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Ethical leadership and integrated sustainable human settlements

10 September 2007

Themba Mzondi, a PR and Media Intern at DEVELOPMENT WORKS, attended the Conference on Ethical Leadership in and through Politics which was held recently at the University of Western Cape. He attended the session titled TOWARDS INTEGRATED SUSTAINABLE HUMAN SETTLEMENTS WITH DEVELOPMENTAL AND WELL-GOVERNED MUNICIPALITIES WITH EFFECTIVE SERVICE DELIVERY – CHALLENGES AND SUCCESSES. Themba shares his perspectives and experiences on MEC Richard Dyanti’s contribution to this debate….

It was on a Friday morning 07 September 2007, when the University of the Western Cape’s lecture theatre was filled to capacity for the event that would be shared by the Western Cape MEC for housing and local government, Mr. Richard Dyantyi.

The aim of the conference was for government to get in touch with its citizens and most of all to discuss about politics, leadership and ethics. Dyanti, who was dressed in a black fancy suite, opened with the statement that many visitors never expected to hear from government. The statement was brave and honest, which is a form of great leadership.

Challenges we are faced with, far exceeds the successes we have achieved’, this was the opening statement of Mr. Richard Dyantyi as he elaborated on service delivery in the Western Cape. According to Richard, poor service delivery is influenced by politics, simply because management of the city of Cape Town is changed all the time, as a result leads to plans and strategies being cancelled or changed and therefore affecting service delivery. He further acknowledged that there are house holds in the Western Cape below the poverty line as ordinary people are suffering because of politics and lack of leadership.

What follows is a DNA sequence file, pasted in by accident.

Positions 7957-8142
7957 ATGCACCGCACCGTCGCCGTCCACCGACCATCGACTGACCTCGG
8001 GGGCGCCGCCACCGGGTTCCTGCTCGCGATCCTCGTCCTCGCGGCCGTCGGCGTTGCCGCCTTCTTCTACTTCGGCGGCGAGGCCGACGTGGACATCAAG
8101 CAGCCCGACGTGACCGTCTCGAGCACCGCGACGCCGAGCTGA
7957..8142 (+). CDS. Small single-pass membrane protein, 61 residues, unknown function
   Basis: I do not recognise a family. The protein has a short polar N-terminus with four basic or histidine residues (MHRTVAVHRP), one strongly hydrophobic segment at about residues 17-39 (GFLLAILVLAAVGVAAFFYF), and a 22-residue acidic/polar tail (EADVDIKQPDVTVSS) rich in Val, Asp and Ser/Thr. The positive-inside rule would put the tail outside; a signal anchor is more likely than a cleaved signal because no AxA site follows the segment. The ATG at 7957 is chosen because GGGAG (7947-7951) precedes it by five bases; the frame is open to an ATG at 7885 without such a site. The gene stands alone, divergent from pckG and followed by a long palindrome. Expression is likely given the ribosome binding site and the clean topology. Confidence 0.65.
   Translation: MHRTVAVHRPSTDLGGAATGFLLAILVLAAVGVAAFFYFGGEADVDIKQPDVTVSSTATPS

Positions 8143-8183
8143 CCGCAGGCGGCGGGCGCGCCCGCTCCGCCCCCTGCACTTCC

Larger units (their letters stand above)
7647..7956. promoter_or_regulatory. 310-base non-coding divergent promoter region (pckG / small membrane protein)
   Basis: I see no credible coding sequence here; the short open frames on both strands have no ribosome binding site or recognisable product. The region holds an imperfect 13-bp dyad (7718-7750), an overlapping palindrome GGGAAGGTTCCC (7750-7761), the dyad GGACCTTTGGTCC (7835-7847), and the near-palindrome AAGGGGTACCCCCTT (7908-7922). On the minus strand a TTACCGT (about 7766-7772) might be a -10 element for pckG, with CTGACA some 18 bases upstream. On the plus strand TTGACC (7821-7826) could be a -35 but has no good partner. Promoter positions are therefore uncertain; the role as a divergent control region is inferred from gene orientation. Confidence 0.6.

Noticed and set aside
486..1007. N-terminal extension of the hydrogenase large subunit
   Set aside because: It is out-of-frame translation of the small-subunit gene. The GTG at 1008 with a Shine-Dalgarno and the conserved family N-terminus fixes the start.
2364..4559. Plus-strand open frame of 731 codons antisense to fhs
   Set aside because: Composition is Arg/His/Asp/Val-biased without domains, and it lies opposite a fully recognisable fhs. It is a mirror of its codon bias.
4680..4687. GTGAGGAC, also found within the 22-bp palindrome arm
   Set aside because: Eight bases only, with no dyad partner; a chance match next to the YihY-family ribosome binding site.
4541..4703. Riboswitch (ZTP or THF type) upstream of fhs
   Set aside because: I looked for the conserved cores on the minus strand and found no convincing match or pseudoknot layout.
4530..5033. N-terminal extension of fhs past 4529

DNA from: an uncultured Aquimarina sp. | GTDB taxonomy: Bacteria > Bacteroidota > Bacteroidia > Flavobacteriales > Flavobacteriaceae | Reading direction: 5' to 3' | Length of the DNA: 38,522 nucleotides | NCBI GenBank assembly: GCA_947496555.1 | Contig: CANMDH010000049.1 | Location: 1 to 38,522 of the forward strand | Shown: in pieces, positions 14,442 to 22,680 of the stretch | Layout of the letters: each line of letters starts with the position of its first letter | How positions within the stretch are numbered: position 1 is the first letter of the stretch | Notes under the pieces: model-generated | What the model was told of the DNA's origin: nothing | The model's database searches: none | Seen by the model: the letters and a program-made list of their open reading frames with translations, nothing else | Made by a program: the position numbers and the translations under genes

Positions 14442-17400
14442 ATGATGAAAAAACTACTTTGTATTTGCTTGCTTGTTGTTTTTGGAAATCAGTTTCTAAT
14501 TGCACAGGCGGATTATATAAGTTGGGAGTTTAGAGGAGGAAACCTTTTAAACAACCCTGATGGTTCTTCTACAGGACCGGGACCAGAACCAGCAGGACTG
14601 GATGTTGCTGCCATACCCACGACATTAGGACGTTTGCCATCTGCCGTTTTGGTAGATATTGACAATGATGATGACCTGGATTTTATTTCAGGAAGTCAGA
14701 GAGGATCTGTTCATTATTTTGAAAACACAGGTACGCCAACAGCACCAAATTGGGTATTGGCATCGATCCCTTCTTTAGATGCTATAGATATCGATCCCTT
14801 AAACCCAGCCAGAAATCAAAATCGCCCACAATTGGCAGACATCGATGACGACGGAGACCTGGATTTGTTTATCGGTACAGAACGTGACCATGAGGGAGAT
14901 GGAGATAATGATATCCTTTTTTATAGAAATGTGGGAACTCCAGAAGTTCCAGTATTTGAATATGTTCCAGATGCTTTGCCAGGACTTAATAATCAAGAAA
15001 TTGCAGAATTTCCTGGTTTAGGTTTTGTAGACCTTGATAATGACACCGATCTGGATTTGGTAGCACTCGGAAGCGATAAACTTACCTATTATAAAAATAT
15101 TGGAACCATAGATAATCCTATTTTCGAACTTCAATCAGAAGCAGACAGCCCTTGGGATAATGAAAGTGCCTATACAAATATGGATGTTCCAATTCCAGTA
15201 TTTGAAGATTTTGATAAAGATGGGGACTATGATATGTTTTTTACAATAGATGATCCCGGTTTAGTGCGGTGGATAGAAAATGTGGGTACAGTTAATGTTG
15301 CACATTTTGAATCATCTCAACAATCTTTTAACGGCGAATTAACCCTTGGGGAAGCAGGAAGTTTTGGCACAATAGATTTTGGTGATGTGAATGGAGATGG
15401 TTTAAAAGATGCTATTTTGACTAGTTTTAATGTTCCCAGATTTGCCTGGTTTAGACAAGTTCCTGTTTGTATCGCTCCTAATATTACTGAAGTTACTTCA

While there is a backlog of 400 000 houses in the Western Cape as a result of the rise in demand which is caused by the influx of people from other regions for a variety of reasons such as education and job opportunities amongst others. Another reason for this is that government produces 6000 houses on an annual basis whereas the demand is 30 000. He advised that as a result of migration to the province, ordinary citizens should not feel threatened or be xenophobic towards people from elsewhere as the province benefits most from the migrants because when they are in Cape Town, they spend money but when the return back home, then they start applying for grants which cost their governments a lot of money. Not only is there a housing backlog of 400 000 houses, there is also a demand to build better house as the house build from 1994 have to be repaired because most of them are falling. According to Dyanti, this was caused by government itself as it previously misjudged the situation by concentrating on quantity rather than quality, which is a learned lesson.

Dyanti also disclosed the government’s programme Isidima’ (Western Cape Human Settlement strategy) that would be implemented to make sure that those Batho Pele’ policies are adhered to and therefore accelerating service delivery which will also enforce good governance. The Isidima’ programme would also be launched to make sure that people are participating in governance and not just a one way democratic system and to make sure that people get houses that they can pride themselves with.

On his closing remarks Dyanti said, “Leadership is not a position, but a perspective”.

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